BOOK BY NICHOLAS CARR
Nicholas Carr’s Utopia is Creepy: and Other Provocations has so many great zingers in it that it’s a shame one can’t simply pull a thousand words’ worth of quotes from the book and count that as its review.
On the other hand, the book is more than just eminently quotable. It’s also significant for the questions it raises about our relationship with technology. Such as, how is the Internet affecting our endurance for focusing? What talks should be done by machines and who should decide? Can personal technology seduce us away from things we find pleasurable or fulfilling? Can we have the peace and prosperity technological enthusiasts promise without an accompanying lifelessness? Grappling with such questions, technology and culture writer Carr offers sound ideas condensed into impressive aphorisms and old epigrams fitted for new purposes. He isn’t shy about recommending solutions either.
“Ours may be a time of material comfort and technological wonder,” says Carr, “but it’s also a time of aimlessness and gloom.” Technology is making our lives easier but less fulfilling. With physical work that would otherwise keep us fit delegated to automatons, and mental labor beginning to be pushed down a similar path, we either seek desperately to escape our inertia through artificial replacements or we’re unaware that it even exists.
We used to escape unpleasant facts through religion, work, or overindulgence. Now, with the advent of the Internet and its ever-growing omnipresence, Carr believes “social networking” can be added to that list: “The great paradox of ‘social networking’ is that it uses narcissism as the glue for ‘community.’ Being online means being alone, and being in an online community means being alone together.” Whereas new technologies have always arrived to replace old modes of production, Carr finds this particular stage of the Internet so pernicious because it also appears to be replacing old modes of being. He cites academic studies that allege we’re losing our capacities for memorization, patience, and self-clarification, while those same studies report that confidence in our own mental abilities has never been higher. “The Internet may be making us shallow,” Carr writes, “but it’s making us think we’re deep.”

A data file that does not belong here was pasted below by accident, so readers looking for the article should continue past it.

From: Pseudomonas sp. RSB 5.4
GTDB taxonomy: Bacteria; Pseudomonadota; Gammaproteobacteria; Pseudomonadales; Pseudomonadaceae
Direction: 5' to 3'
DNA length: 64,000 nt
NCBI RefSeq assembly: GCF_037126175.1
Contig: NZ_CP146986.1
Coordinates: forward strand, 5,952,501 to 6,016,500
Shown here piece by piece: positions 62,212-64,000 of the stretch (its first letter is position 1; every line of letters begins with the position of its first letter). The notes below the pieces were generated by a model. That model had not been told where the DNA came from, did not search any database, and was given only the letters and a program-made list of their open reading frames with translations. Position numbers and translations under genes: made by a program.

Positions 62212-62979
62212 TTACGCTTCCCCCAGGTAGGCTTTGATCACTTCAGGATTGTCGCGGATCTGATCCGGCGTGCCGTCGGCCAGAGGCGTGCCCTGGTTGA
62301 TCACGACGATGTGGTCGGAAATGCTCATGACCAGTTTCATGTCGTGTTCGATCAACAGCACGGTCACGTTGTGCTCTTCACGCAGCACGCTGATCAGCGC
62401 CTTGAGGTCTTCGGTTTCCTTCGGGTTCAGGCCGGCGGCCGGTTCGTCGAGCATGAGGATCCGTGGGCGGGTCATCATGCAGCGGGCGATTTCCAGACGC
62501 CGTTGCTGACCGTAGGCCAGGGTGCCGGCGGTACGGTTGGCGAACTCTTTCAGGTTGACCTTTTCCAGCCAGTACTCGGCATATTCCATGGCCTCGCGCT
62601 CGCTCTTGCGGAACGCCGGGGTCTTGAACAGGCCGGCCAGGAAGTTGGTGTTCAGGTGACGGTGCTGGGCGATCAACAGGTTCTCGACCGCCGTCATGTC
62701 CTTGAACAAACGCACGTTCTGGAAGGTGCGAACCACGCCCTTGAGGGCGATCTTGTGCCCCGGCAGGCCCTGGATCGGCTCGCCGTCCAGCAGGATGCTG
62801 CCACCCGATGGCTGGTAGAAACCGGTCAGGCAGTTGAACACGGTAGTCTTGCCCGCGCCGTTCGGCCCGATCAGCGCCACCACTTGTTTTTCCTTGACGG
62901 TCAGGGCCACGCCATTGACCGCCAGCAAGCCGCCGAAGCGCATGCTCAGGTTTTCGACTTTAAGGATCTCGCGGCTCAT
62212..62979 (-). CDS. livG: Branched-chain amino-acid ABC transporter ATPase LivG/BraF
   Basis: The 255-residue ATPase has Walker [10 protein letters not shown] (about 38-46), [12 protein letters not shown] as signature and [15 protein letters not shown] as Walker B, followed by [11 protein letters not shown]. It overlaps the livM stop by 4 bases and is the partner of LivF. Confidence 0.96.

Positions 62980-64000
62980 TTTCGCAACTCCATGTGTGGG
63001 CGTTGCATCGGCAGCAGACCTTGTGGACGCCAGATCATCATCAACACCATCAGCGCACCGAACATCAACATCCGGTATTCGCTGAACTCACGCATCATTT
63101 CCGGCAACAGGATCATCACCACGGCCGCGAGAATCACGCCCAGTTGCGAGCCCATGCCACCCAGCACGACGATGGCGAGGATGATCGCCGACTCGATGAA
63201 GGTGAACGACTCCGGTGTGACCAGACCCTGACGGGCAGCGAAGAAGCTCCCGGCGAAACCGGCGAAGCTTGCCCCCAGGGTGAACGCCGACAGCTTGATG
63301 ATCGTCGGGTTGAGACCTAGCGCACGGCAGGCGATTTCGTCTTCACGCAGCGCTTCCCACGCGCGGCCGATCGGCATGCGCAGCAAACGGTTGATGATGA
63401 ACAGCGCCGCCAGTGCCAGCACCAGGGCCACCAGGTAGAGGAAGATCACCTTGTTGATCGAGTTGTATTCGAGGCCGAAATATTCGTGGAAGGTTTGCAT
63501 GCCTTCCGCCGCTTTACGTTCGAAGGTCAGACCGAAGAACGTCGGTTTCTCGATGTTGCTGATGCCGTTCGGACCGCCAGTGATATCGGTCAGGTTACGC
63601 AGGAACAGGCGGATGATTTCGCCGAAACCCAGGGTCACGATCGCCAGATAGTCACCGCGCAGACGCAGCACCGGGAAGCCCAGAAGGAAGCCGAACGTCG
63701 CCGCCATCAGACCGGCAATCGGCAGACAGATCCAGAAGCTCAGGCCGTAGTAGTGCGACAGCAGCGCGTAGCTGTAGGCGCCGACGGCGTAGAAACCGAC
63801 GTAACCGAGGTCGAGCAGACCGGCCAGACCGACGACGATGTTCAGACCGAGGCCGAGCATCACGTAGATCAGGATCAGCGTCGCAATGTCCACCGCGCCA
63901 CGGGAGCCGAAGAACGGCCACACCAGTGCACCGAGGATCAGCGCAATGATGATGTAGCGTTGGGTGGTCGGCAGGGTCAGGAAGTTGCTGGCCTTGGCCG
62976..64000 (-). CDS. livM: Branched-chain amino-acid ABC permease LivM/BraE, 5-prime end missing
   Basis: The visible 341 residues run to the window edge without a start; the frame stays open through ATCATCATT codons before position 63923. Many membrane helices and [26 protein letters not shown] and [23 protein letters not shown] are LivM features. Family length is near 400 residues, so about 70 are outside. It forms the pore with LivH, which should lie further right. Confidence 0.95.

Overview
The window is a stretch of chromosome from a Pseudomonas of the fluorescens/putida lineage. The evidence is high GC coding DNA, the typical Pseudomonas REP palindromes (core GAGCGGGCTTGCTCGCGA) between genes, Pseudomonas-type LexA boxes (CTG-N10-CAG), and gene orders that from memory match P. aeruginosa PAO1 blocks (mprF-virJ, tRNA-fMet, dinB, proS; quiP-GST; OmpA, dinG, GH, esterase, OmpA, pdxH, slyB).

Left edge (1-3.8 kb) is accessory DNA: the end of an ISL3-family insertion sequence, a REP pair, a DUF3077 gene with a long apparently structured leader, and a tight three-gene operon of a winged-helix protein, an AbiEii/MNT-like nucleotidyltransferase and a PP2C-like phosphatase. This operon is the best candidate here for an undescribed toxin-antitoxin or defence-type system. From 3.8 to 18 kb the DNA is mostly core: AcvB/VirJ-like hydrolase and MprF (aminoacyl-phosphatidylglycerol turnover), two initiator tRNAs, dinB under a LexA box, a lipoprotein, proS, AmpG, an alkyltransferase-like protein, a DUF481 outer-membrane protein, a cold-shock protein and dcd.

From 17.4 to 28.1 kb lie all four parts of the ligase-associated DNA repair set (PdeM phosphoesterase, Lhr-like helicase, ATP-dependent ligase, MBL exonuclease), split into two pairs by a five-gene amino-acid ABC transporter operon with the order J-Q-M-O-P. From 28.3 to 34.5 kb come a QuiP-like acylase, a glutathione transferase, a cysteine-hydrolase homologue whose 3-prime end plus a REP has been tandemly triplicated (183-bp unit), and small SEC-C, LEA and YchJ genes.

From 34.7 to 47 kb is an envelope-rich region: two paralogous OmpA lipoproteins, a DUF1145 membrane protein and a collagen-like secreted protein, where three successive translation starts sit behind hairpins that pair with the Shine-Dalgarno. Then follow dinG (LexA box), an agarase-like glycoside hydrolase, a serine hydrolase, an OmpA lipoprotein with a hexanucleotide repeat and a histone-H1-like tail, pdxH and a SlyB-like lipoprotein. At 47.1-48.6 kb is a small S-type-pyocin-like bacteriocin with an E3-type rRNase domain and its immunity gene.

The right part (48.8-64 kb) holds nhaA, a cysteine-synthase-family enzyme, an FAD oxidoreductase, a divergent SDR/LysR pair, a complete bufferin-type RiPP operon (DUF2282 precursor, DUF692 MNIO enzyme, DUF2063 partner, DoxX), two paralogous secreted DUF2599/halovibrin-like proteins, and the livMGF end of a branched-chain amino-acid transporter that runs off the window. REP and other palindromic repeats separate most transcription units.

Social media is replacing our longing for a sense of community with facades of socializing. Only 3 percent of time spent on social media sites is actually spent interacting with others according to another study Carr cites. The rest is spent “browsing,” “lurking,” or “stalking.” The interface vernacular of these communication websites, however, partly obscures the fact that very little communicating actually takes place. “The illusion of involvement,” as Carr puts it, “conceals its absence.”
Utopia is Creepy also addresses the economy of social media sites, which he likens to a “modern kind of sharecropping system.” Internet businesses such as Facebook, Twitter, and Yelp create spaces for their members to produce online content, then monopolize the economic value of that content. To Carr, blame lies not in any particular company’s business model but in the current structure of the Internet, where wealth tends to accelerate toward those with the biggest servers. As the tenant farmer gives his produce to the landowner because that’s who owns the land, users give their opinions, thoughts, and rankings to these businesses because they’re who own the digital pathways. We become, in Carr’s striking expression, “bureaucrats of experience” for these companies.